The Global Impact of Fast Fashion

Ways to buy better


As environmental concerns have grown over the past decades, scientists and consumers are becoming more aware of a more unexpected contributor to environmental problems–their clothes. 

The fashion industry is responsible for around 8% of all global carbon emissions, according to research from Quantis, an environmental sustainability organization. 

In addition, clothing consumption is responsible for a substantial amount of waste. 

“Approximately 85% of the clothing Americans consume, nearly 3.8 billion pounds annually, is sent to landfills as solid waste, amounting to nearly 80 pounds per American per year,” reported an environmental health study from Washington University researchers. 

A major component of this environmental impact is a business practice known as fast fashion–a system in which large clothing retailers produce mass quantities of lower quality goods sold for cheap prices. There’s a reason for the low price tags associated with these businesses. As shown by the Washington University study, fast fashion retailers are often highly unsustainable and unethical, with underpaid workers, high carbon emissions, water use, and pollution of natural resources in low-income countries. 

Additionally, the cheap prices and quickly changing fashions these brands produce encourage consumers to buy more clothes more often, leading to an increase in waste. Some of the biggest fast fashion retailers include Shein, Zara, H&M, and Fashion Nova, though many major clothing retailers are involved in unsustainable practices.

Fast fashion is a broad, complex issue. Nonetheless, consumers can still take action to reduce the global impact of fast fashion. 



As shopping from fast fashion businesses tends to be cheaper, more accessible, and sometimes more size-inclusive, it may be unavoidable for some. However, being aware of issues within the clothing industry can still make a difference. Pay attention to where you buy clothes from and avoid buying from brands with the highest environmental impacts whenever possible. Additionally, be aware of greenwashing. Often, brands will advertise their products toward environmentally conscious buyers as ‘sustainable’ or ‘eco-friendly’, when, in reality, these claims hold little truth.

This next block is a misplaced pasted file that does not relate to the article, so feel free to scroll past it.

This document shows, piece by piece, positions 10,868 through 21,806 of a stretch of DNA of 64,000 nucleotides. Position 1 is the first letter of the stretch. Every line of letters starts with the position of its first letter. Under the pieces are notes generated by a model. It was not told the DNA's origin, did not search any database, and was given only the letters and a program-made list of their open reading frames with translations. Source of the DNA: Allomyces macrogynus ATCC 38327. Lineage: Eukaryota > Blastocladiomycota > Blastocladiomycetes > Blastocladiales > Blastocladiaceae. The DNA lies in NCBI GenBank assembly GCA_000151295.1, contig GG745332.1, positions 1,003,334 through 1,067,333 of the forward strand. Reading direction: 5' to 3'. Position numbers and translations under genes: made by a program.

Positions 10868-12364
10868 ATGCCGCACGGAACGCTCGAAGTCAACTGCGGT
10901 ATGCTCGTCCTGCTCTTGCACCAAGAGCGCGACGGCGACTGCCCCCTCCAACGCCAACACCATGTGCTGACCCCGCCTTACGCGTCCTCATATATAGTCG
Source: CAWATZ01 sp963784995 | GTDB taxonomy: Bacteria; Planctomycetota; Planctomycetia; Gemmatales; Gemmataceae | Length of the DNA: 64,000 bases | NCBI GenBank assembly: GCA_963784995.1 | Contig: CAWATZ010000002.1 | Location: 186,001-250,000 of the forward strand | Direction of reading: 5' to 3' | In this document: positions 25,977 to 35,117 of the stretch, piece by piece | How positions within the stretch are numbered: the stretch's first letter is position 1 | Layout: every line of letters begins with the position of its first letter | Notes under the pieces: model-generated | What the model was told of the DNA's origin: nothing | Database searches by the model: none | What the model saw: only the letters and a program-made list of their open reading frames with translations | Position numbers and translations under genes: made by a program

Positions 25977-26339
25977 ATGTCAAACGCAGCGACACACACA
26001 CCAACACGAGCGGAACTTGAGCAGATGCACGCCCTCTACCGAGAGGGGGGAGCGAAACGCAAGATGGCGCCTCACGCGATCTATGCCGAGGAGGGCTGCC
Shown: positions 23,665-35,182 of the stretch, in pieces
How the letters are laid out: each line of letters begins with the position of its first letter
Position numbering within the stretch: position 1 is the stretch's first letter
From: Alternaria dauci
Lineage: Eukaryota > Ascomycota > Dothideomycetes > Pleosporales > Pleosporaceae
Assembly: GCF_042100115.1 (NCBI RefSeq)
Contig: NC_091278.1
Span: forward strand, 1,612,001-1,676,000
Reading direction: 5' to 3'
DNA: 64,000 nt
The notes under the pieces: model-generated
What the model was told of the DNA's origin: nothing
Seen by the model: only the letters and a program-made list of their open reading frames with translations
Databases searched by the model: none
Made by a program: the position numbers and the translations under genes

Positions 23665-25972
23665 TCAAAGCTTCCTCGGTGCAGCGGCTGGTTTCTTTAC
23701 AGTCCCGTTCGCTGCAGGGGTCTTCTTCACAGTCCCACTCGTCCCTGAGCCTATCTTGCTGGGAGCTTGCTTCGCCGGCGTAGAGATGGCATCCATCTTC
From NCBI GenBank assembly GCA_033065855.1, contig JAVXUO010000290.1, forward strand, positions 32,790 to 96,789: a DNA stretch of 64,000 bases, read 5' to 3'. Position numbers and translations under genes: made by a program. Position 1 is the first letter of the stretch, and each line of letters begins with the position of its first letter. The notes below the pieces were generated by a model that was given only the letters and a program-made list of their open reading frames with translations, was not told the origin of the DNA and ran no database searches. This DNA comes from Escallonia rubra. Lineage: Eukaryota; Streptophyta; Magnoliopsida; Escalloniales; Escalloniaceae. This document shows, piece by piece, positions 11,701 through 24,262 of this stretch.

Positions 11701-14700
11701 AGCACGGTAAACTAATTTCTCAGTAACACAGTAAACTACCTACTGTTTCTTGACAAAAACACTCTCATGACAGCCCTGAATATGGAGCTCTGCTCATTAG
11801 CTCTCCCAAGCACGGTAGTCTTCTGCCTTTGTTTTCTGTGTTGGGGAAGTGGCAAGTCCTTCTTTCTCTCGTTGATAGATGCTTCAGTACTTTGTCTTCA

Buy less 

Though buying new clothes is often exciting and tempting, stop to think before purchasing. Try to buy clothes that you’ll wear longer, or things that are more of a need than a want. Additionally, be cautious of microtrends. Microtrends are quickly shifting fashion cycles often influenced by social media platforms like TikTok and Instagram. Often, influencers will purchase certain clothing items as part of a viral trend rather than an actual want or need for the item. Before buying, consider clothes you already own, clothes you are most likely to actually wear, and how often or how long you’d wear something. Though it may be a difficult habit for some to give up, avoiding buying unnecessary clothing can go a long way.



By increasing the lifespan of clothing items, thrifting provides a more sustainable alternative to fast fashion. Buying a garment secondhand saves the water, electricity, packaging, fabric, labor, and greenhouse gas emissions that would have been necessary to make the product firsthand. In recent years, thrifting has been made easier through online companies like ThredUP, Depop, and Curtsy that allow customers access to a broad range of products. Filtering products by brand or style through these websites allows shoppers to find clothes they’d normally buy while still reducing their environmental impact.